A new challenge for Bosian's ethnicity-based political system

We’ve been here before: four people have already successfully sued the country for denying them political rights because of their ethnic identity. This election cycle might add another lawsuit to the stack -- but this time, there is a twist.

Tijana Cvjeticanin
Tijana Cvjeticanin Istinomjer, Bosnia and Herzegovina
Source: Istinomjer
A new challenge for Bosian's ethnicity-based political system - NewsMavens
Svetozar Pudarić, Facebook

Why this story matters:

In Bosnia & Herzegovina, three ethnic groups are considered “constituent peoples”: Bosniaks, Croats and Serbs. The state’s Presidency is therefore a collective body with one member from each group, the Bosniak and Croat members are elected from the Federation of BiH, and the Serb member is elected from Republika Srpska (FBiH and RS are two entities established by the Dayton Peace Agreement).

Anyone who doesn’t fit into these strict requirements is not allowed to run for the Presidency of BiH -- and some have sued the state because of that. Although all four plaintiffs won their cases at the European Court for Human Rights, the Constitution of BiH still hasn’t changed.

But now a fifth lawsuit is taking a somewhat different approach, seeking to get justice within the country’s legal system.

Svetozar Pudarić, member of the Social Democratic Party and a Serb who lives in the Federation of BiH, has submitted his candidature for the Presidency in the 2018 elections. Like those before him, he was refused by the Central Electoral Committee, because a Serb member of Presidency cannot be elected from FBiH.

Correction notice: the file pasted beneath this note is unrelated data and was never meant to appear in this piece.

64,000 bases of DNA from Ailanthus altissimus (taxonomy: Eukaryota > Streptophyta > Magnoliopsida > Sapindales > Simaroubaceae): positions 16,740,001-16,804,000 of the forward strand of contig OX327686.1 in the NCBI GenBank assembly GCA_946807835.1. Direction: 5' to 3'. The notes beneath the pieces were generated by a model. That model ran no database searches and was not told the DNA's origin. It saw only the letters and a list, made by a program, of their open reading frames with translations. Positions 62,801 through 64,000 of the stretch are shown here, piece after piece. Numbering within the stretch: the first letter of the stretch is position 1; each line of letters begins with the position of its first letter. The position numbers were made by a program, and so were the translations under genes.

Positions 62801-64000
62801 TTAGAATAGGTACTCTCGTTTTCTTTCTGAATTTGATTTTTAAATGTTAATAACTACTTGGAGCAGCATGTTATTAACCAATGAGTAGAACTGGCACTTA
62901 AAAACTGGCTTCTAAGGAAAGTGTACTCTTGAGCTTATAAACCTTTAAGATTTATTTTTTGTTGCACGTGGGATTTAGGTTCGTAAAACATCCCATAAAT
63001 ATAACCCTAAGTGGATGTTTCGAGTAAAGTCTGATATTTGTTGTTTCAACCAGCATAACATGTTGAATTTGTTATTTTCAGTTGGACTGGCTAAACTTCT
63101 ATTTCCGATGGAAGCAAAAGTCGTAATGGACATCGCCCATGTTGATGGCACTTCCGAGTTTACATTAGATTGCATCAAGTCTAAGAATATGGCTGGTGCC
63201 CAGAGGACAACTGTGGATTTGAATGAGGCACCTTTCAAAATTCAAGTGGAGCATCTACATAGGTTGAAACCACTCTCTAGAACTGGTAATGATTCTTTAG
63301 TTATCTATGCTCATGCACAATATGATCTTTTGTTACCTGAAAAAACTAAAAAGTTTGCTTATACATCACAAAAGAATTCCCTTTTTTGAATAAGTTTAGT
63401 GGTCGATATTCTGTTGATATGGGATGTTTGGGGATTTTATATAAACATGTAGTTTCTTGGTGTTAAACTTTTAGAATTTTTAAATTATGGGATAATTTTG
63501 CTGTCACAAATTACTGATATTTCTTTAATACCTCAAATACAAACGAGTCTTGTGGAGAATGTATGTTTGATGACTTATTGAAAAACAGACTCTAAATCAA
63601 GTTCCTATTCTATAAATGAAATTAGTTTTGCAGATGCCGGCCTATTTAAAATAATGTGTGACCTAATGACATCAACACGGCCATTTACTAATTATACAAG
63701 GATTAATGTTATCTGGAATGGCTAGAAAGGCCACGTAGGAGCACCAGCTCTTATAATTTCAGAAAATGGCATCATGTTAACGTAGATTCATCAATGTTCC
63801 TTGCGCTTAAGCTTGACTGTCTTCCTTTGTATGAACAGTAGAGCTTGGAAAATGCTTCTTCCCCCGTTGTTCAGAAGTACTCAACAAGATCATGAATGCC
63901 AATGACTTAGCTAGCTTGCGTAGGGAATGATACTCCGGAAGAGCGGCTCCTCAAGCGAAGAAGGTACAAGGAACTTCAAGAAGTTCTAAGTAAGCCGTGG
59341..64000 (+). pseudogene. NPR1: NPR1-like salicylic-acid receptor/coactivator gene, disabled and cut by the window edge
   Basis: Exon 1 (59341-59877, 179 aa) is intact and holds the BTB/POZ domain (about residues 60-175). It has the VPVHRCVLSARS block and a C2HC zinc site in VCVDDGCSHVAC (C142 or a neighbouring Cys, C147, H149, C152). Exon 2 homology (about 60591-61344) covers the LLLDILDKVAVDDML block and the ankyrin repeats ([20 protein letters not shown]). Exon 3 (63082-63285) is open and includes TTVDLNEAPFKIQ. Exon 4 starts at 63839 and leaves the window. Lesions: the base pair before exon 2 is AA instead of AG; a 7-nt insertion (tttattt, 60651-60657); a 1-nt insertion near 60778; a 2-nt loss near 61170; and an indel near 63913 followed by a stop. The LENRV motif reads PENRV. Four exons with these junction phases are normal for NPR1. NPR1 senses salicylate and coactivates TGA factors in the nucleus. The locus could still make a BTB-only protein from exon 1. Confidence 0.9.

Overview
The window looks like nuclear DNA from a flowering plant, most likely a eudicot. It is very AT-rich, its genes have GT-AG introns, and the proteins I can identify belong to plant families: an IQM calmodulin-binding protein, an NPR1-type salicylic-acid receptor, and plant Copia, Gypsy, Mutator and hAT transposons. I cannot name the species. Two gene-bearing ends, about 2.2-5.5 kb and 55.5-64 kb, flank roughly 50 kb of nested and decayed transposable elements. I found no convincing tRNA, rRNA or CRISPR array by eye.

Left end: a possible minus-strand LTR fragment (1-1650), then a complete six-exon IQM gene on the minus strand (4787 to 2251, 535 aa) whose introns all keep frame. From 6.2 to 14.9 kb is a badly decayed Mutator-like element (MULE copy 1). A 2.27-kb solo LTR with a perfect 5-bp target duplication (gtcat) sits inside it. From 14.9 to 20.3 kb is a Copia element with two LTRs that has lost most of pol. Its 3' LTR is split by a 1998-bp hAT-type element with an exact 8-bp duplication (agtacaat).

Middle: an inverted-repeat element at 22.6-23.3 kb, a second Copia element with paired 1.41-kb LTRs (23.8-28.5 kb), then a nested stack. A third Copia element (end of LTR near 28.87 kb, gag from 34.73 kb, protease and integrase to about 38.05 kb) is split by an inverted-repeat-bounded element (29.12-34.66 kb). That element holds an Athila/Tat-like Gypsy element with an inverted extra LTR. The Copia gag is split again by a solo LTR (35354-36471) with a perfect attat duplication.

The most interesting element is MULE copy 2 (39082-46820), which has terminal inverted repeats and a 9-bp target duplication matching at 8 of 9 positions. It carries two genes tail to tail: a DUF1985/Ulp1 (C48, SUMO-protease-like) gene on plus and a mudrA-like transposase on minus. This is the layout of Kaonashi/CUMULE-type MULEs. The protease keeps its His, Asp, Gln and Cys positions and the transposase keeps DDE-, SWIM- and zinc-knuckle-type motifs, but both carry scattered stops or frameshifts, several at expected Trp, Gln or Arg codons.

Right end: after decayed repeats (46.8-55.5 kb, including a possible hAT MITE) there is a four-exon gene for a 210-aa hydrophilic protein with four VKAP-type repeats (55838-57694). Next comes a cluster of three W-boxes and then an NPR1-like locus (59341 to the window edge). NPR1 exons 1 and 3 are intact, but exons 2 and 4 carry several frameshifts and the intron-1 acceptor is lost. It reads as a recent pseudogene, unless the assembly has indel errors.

It’s still unclear if Pudarić intends to take his case to the ECHR, where he would most certainly win. The strategic litigation he has in mind is actually directed at the Constitutional court of BiH, which has declared that it lacked jurisdiction to consider any of the other cases. Pudarić thinks he might get a different outcome:

“I did this because of the legal precedent set by the Court in 2016, when it accepted the appelation from Božo Ljubić and then ruled to outlaw certain provisions of the Election Law which are in breach ofthe Constitution. None of the previous cases could be tried there, because it declared that it has no jurisdiction for such matters.”  

The ruling in question was seen by many as implicit support for the discriminatory principles of dividing power between selected ethnicities. It will certainly be interesting to see whether Pudarić will manage to use that same decision as a weapon against that very system.

Legal battles already won at the European Court of Human Rights:

  • Dervo Sejdić and Jakob Finci were both denied the right to run for state Presidency on the ground that they don’t belong to any of the three constituent peoples (Sejdić is Roma and Finci is Jewish). They sued the country for discrimination and the court ruled in their favor in 2009.
  • Azra Zornić was denied the same right because she refused to subscibe to any ethnicity and simply declared herself “a citizen of Bosnia and Herzegovina”. The court ruled in her favor in 2014. Often overlooked, this verdict is the one that most substantially challenges the discrimination embedded in the country’s Constitution and, consequently, the Election Law.
  • Ilijaz Pilav was not allowed to run because he is a Bosniak who lives in Republika Srpska, which only votes for the Serb member of the Presidency. The court ruled in his favor in 2016.
  • Since the Constitutional court of BiH refused to examine their cases and there is no higher judicial body in the state, the ECHR was the “last resort” for all three lawsuits.
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